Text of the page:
Eurozone fiscal pact fails to restore confidence

A European summit deal to strengthen budget discipline in the euro zone failed to restore financial market confidence on Monday, forcing the European Central Bank to step in again gingerly.

The euro fell, stocks slid and borrowing costs for Italy and Spain rose as investors weighed the outcome of last week’s summit that split the European Union, with Britain blocking treaty change and forcing euro zone countries to negotiate a fiscal accord outside the Union.

Friday’s initial market rally quickly petered out due to legal uncertainty surrounding the new pact and the absence of an unlimited financial backstop for the single currency.

French President Nicolas Sarkozy said the legal basis of a new accord to enforce debt and deficit rules in the 17-nation euro area with quasi-automatic sanctions and intrusive powers to reject national budgets would be worked out before Christmas.

“In the next fortnight, we will put together the legal content of our agreement. The aim is to have a treaty by March,» Sarkozy told newspaper Le Monde in an interview.

An EU diplomat said the first draft of the new treaty would be ready by early next week. Sarkozy said the aim was to have it ratified by all member states except Britain by June.

“You have to understand this is the birth of a different Europe – the Europe of the euro zone, in which the watchwords will be the convergence of economies, budget rules and fiscal policy,» the French leader said.

Traders said the ECB intervened to buy short-term Italian debt after yields on Italian and Spanish debt spiked.

The central bank revealed on Monday it had slashed bond purchases in the week before the EU summit as it raised pressure on the bloc’s leaders to act. It bought just 635 million euros in bonds in the week to December 9 compared to 3.66 billion the previous week.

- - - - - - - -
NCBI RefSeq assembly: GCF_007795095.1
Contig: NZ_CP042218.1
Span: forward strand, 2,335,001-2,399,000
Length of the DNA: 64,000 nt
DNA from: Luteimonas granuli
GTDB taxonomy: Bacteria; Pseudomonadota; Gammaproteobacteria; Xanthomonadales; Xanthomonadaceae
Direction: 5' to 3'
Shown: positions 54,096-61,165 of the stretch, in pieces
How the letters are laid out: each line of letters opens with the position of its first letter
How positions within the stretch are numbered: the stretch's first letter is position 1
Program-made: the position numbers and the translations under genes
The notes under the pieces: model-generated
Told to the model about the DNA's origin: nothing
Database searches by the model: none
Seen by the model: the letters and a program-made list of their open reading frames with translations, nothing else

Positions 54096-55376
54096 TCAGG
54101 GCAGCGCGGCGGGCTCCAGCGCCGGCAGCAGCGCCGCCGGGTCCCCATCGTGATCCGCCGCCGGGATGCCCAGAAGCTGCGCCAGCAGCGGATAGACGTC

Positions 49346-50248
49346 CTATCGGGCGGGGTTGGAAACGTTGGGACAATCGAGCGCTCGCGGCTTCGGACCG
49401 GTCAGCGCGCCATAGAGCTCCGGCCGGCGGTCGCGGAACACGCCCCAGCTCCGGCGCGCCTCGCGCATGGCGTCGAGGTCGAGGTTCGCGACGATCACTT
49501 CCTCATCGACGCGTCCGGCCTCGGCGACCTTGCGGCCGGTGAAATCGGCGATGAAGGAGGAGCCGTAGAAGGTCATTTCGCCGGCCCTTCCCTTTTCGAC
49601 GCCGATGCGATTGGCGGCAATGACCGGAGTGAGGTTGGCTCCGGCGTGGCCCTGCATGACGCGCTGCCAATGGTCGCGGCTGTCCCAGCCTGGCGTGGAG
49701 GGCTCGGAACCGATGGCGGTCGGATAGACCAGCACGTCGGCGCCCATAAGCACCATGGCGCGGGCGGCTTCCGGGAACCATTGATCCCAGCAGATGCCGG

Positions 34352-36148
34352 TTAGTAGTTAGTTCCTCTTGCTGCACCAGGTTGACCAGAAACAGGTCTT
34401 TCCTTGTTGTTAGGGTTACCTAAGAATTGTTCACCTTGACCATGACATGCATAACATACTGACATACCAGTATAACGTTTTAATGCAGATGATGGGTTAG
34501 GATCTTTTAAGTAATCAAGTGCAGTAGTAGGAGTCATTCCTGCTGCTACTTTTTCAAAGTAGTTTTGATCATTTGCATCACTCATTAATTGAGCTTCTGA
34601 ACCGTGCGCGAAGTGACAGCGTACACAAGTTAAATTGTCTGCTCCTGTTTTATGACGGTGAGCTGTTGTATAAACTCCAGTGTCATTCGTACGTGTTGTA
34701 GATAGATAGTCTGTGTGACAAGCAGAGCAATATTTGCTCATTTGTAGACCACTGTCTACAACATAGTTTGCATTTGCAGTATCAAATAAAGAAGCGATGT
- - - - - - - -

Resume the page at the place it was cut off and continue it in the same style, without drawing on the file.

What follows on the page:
ECB sources told Reuters on Friday purchases would remain limited, with no prospect of a «big bazooka» to shock markets.

Italian 5-year bond yields shot up above 7 percent, widely seen as a danger level while 10-year yields spiked above 6.8 percent and Spanish 10-year yields topped 6 percent.

Investors’ appetite for short-term paper drove Italian one-year borrowing costs down just below 6 percent at an auction but yields remain uncomfortably high.

The major ratings agencies could make matters worse.

Sarkozy prepared French voters for a possible downgrade of the country’s AAA credit rating but insisted he could cut the deficit without cutting salaries and pensions.

Moody’s Investors Service said it intends to review the ratings of all 27 members of the European Union in the first quarter of 2012 after EU leaders offered «few new measures» to resolve the crisis at their summit on Friday.

Fitch Ratings said the summit failed to provide a «comprehensive» solution to the crisis, thus increasing short-term pressure on euro zone sovereign ratings.


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